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Animals may have poor hair or shabby wool during the dry season. You may notice at first that sheep or goats are emaciated. You should feel the animals over their lower backs. Diarrhea It may be difficult to see that a sheep with a fat tail has diarrhea unless you look carefully under the tail. Diarrhea can be caused by round worms, coccidian or liver flukes. It may also have other causes. Sometimes toxic plants or an inappropriate diet may cause diarrhea. Weakness, depression and lying down abnormally. Stop eating or eating less than normal. Ewes or does may not have enough milk for their lambs or kids. The young may die of starvation. Pass tapeworm segments in their feces.

Loss of condition and rough hair coat(http://attra.ncat.org/attrapub/parasitesheep.html) Figure 1. Signs of parasitism

Bottle Jaw

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3. Signs of worm infection in dead or slaughtered animals You may notice the following signs of worm infection when you open the carcass of a dead or slaughtered animal. Worms and bleeding in the milk stomach Worms and fluid in the intestines Fluid in the body cavities Bumps on the intestines No fat on the carcass Pale carcass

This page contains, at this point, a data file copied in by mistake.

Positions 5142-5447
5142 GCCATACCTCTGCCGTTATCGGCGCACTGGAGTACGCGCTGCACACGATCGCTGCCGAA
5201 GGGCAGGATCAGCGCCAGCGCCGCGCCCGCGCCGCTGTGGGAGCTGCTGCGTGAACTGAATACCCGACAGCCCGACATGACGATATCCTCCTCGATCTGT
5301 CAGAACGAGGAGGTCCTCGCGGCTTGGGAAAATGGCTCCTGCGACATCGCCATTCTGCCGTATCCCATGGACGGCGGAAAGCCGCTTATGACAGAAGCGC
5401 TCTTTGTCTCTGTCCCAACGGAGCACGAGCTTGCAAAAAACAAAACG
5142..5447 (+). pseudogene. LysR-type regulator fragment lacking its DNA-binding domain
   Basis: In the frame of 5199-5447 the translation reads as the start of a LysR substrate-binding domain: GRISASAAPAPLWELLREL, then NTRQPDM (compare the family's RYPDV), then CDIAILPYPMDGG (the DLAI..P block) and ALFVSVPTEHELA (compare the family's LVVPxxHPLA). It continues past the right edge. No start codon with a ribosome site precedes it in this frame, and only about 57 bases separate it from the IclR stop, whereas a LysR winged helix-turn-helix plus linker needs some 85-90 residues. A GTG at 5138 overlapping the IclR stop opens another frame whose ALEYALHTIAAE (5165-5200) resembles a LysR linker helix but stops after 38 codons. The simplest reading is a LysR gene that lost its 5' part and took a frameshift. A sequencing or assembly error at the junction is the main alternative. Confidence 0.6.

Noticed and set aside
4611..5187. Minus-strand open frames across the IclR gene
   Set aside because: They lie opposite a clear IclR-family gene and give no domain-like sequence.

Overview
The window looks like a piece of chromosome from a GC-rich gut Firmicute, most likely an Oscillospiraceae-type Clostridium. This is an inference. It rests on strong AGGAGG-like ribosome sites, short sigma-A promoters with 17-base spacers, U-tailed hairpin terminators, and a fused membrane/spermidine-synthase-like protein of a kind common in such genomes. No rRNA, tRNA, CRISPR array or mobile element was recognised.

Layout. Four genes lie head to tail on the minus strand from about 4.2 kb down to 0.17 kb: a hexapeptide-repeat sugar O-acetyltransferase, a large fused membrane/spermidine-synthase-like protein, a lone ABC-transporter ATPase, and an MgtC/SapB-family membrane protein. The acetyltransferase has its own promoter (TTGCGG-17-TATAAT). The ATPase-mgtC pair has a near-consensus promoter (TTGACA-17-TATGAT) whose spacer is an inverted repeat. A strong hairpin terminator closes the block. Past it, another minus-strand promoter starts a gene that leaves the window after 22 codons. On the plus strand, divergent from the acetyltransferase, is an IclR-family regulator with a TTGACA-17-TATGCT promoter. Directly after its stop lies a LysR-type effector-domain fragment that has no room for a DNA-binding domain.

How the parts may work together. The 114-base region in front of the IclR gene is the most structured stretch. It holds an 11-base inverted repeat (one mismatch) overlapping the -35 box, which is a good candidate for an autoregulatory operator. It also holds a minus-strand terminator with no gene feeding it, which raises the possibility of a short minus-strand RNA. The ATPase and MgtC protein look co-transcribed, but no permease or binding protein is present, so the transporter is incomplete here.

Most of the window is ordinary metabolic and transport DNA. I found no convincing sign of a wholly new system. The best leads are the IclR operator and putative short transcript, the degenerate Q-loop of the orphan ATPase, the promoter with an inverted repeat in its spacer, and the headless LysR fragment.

4. Types of internal parasites and their control The major types of gastro-intestinal parasites of sheep and goats can be categorized into four groups: Nematodes (round worms) Trematodes (leaf like worms, liver flukes) Cestodes (tape worms) Protozoa (Coccidia) In Ethiopia, farm animals are kept on pasture throughout the year and climatic conditions are favorable for the development and survival of infective stages or vectors. Helminth parasites are therefore a major cause of economic loss. Major factors that contribute to the multiplication and sustainability of parasites are climate, ecology and systems of animal production. As a result, the distribution and intensity of infection of helminth parasites vary from area to area depending on these factors. It is not possible to recommend one deworming program suitable for all regions of Ethiopia. Local knowledge is essential to develop such programs. The following recommendation may be implemented where there is no detailed epidemiological knowledge available.

Figure 2.Adult liver fluke